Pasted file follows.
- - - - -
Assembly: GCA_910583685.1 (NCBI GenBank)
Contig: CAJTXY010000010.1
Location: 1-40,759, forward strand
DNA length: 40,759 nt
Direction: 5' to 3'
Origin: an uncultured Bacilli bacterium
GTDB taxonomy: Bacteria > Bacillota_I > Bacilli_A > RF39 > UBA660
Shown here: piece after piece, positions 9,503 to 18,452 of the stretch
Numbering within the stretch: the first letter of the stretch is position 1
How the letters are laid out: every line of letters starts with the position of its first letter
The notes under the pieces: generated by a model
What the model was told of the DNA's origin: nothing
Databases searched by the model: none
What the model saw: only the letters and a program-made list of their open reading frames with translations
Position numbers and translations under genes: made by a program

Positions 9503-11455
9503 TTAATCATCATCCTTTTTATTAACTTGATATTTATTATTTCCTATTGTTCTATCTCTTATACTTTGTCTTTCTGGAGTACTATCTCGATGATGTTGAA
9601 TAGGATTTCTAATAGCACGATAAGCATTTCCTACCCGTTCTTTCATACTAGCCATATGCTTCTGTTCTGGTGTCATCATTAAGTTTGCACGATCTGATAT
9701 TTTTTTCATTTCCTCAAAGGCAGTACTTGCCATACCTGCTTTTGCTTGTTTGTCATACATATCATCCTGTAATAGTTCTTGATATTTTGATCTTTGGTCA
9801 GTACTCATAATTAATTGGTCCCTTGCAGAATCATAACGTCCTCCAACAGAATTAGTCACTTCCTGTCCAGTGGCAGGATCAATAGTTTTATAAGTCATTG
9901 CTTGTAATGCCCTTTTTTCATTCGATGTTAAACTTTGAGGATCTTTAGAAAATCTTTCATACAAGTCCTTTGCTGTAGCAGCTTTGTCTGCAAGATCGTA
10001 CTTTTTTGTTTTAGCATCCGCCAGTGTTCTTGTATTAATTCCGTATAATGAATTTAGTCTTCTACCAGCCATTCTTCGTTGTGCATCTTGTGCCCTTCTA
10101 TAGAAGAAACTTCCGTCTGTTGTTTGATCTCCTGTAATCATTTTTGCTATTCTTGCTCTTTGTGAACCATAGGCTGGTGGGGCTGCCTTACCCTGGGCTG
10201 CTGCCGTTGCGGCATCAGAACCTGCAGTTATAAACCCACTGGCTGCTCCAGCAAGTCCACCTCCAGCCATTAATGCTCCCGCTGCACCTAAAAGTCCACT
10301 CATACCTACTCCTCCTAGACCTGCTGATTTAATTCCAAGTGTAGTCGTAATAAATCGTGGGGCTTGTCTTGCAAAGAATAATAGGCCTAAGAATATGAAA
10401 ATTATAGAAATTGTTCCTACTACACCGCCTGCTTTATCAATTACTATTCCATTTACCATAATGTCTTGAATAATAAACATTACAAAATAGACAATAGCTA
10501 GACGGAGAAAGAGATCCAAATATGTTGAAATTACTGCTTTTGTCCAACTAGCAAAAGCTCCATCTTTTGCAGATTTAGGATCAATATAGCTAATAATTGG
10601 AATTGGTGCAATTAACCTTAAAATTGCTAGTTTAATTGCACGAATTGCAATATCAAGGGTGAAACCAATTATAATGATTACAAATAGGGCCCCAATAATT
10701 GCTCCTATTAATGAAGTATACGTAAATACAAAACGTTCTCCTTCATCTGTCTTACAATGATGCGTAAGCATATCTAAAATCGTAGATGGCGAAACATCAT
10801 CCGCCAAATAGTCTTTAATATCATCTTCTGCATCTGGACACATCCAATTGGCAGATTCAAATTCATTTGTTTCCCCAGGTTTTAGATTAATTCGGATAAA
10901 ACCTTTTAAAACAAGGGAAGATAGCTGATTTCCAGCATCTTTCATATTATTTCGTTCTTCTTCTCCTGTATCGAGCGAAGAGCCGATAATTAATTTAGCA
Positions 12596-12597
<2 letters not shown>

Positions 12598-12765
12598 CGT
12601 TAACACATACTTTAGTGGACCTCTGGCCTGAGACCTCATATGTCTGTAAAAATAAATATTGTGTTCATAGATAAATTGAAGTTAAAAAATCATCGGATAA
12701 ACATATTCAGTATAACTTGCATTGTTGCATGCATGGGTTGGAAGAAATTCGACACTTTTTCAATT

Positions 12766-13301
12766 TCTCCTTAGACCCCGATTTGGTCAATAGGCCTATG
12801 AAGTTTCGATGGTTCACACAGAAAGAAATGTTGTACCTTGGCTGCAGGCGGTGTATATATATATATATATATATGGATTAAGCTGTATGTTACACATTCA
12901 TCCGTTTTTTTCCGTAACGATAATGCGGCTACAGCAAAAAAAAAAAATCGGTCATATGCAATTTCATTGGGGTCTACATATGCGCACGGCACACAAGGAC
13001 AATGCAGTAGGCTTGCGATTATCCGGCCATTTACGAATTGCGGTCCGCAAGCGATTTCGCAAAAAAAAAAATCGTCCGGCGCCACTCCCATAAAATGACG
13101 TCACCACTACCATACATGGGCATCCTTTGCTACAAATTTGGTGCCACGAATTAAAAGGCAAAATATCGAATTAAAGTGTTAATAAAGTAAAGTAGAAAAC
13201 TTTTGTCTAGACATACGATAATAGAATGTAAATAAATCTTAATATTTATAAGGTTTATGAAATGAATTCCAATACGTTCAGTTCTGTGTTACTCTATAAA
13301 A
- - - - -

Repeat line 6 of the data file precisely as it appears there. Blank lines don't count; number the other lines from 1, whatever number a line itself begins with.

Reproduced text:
Origin: an uncultured Bacilli bacterium